Well, who would have thunk it a year and a half ago when we were all expecting a Hillary/McCain bash-fest, but here we are on election day watching the first major party African American candidate take a polling lead into the election.
Obama has run a superb campaign from start to finish and has a realistic shot at winning today. McCain has a serious problem in that he’s identified (correctly) with the party and people who brought us the economic calamity we’re facing. He made a couple of other errors, although I don’t believe Palin is one of them. She managed to get the Republicans all excited and ready to participate. All the folks making Sarah jokes weren’t going to vote McCain anyway.
Perhaps the mistake that took Obama over the top was McCain’s weird flip-flopping the week of the Bailout vote. It showed him to be indecisive and unable to make solid decisions in a time of crisis. It also revealed that despite his 372 years in the Senate, he doesn’t hold much sway over his brethern.
The media has played this out poorly. Obama has gotten a pass. While Hillary was pilloried, Palin excoriated, McCain judged severely, Obama got to walk into the fray and back out untouched. If McCain had a religious leader such as Wright leading his congregation for a couple of decades, he would be labeled all kinds of nasty things and the op-ed writers would come out with sharp knives. Not Obama, though. Perhaps it’s because it’s harder to attack a black candidate without being accused of crossing a line – a bitter lesson taught by the Obama campaign to the Clintons. Perhaps it’s because Obama is so inexperienced that he’s untouchable without a record on which to run. Perhaps it’s because people instinctively sense that change is necessary and he’s been perceived as the embodiment of change throughout the primaries and election season.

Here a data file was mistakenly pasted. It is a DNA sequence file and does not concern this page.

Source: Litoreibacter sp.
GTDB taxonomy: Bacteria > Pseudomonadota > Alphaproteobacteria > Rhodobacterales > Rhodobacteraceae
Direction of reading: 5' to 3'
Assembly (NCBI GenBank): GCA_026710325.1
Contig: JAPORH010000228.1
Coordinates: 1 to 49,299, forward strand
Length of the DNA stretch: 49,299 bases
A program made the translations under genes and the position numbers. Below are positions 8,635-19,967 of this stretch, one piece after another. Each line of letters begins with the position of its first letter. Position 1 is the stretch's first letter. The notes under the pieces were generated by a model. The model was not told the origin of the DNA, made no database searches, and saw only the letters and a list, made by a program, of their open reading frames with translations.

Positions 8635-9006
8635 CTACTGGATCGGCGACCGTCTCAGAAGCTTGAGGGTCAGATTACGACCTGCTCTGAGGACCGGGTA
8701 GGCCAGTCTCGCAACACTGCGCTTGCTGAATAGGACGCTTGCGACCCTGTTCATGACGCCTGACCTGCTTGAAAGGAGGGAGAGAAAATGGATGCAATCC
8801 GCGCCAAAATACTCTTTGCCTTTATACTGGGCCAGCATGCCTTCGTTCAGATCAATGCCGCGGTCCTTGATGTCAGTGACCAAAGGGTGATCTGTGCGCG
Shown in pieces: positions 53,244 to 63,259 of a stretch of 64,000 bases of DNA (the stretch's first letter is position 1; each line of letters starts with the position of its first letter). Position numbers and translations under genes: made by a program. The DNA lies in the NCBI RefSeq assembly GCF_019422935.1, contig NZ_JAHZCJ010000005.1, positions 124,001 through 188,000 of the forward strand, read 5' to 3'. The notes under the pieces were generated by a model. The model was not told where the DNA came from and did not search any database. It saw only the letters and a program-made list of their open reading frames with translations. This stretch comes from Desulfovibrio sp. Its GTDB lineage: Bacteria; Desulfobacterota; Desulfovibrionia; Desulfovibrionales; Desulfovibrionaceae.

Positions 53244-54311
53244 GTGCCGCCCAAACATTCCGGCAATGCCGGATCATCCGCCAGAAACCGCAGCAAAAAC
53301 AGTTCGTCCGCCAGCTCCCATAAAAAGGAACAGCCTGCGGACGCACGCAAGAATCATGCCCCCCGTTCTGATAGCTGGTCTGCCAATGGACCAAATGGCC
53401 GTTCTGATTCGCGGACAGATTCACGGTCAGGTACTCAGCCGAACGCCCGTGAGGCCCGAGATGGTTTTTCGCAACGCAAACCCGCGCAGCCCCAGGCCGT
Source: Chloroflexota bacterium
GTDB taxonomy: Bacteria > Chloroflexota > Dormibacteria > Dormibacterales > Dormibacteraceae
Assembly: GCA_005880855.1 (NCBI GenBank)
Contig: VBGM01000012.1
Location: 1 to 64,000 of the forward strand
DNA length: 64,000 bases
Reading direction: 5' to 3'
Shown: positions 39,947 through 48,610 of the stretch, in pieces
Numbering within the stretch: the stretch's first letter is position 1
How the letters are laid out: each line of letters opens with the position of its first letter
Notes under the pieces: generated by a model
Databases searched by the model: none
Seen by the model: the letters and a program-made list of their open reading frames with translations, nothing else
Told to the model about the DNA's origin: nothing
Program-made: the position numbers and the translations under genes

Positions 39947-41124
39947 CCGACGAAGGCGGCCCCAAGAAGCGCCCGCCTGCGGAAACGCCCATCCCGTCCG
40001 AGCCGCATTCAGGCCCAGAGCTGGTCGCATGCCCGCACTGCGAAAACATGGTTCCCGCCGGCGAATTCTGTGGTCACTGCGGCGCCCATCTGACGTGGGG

For the Jewish community, this has been a weird election. A huge number of emails circulated trying to tap into Jewish areas of concern by attacking Obama’s ancestry, religion, views about Israel, friends, etc. To fight those off, pro-Obama Jews circulated counter-emails, logged into discussion forums and blogs to debate their accusations, and hailed Obama as some sort of prince of goodness and wisdom. Revelations like Rev. Wright’s views and Obama’s faithful attendance at Wright’s church were attacked but mostly dismissed. Obama’s friendships with anti-Israel and pro-Palestinian pundits, diplomats, strategists and scholars were likewise mostly dismissed even as Obama opponents yelled and screamed to pay attention.
Ultimately, it appears the community will vote 70/30 Obama/McCain (our own unscientific poll below shows a similar divide). Not a bad showing for Obama, but not typical Democratic support, which usually hovers between 75-83% among Jews.
Unless some miracle happens, such as the Bradley Effect being a real issue, or voting dirty tricks winning the day, it looks as if Obama will preside over a country with a solid Democratic House – possibly even a filibuster proof Senate. The Republicans have been laying the groundwork for legal challenges, but a strong Democratic showing will eliminate that strategy rapidly.
Obama is an interesting candidate. He is a creature of the Left, not the Center. He does represent the people who are not in the center of the voting public and brings an understanding of being a member of a minority such as no President before him. No matter, the Republicans have handicapped the next President or three with Iraq, a destroyed economy and a national debt with such high interest payments that little is left for social projects. Obama will also face a House that may perceive their chances of being re-elected are stronger if they don’t follow Obama’s wish-list but stick to that of the lobbyists.
But make no mistake, if Obama is elected today, this will be extraordinary on many different levels. It will speak to the evolution of the United States away from the Leave it to Beaver age and into the multi-cultural age.